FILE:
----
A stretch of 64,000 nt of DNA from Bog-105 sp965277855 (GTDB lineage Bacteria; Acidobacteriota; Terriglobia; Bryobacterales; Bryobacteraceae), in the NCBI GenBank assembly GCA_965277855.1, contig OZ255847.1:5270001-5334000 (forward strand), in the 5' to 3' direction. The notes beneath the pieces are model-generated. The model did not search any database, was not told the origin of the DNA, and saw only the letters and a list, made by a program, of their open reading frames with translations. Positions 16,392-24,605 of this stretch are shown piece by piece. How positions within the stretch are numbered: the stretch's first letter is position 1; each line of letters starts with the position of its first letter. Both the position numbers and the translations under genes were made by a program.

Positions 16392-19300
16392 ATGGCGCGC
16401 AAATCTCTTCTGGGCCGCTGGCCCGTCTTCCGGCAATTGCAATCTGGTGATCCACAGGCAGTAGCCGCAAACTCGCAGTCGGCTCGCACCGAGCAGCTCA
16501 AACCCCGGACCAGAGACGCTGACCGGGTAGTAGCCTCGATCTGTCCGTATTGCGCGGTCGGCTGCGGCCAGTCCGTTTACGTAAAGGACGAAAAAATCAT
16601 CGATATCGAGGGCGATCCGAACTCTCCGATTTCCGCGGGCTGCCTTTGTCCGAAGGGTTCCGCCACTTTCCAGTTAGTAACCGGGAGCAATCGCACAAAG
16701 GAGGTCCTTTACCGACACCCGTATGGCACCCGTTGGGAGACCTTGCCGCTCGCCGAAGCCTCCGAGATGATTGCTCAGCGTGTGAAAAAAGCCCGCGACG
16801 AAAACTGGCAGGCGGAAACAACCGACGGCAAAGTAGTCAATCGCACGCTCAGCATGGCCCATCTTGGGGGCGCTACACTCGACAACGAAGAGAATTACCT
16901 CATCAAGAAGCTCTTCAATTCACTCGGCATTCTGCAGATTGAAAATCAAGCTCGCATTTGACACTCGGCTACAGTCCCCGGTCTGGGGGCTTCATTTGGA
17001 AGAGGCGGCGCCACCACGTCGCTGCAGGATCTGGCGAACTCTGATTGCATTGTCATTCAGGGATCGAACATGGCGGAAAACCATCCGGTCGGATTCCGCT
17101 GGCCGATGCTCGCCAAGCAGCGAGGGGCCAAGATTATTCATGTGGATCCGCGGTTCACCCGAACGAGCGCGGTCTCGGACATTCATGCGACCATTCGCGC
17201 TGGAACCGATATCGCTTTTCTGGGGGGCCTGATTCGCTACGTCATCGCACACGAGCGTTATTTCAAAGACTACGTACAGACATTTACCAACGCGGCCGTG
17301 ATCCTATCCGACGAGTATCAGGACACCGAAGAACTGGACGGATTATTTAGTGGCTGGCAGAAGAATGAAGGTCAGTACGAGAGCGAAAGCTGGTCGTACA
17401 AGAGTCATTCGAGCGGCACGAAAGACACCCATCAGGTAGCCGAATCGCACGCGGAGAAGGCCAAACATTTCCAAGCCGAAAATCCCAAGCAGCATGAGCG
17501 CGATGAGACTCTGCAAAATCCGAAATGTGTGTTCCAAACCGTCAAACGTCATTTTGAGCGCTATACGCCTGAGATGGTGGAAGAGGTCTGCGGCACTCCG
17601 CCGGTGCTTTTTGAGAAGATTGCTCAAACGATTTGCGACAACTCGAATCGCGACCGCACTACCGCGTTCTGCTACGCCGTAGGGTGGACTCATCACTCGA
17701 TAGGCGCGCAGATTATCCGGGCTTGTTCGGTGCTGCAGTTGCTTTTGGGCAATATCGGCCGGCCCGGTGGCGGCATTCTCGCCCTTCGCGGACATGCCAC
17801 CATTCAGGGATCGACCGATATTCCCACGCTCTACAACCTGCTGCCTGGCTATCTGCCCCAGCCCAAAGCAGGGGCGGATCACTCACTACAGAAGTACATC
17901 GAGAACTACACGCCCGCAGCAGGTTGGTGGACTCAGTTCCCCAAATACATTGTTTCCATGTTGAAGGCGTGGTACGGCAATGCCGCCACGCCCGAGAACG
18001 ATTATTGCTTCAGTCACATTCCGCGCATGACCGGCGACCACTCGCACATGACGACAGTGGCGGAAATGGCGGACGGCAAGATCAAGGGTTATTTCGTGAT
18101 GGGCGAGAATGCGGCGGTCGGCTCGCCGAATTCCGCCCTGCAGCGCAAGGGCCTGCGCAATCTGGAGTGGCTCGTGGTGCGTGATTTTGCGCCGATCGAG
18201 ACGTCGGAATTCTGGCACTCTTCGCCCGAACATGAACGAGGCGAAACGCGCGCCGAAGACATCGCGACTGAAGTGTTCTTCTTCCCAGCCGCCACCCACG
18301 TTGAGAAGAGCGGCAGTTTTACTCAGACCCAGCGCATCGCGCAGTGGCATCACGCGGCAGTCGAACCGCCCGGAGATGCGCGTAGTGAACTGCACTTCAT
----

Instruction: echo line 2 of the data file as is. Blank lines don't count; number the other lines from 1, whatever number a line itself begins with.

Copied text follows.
Positions 16392-19300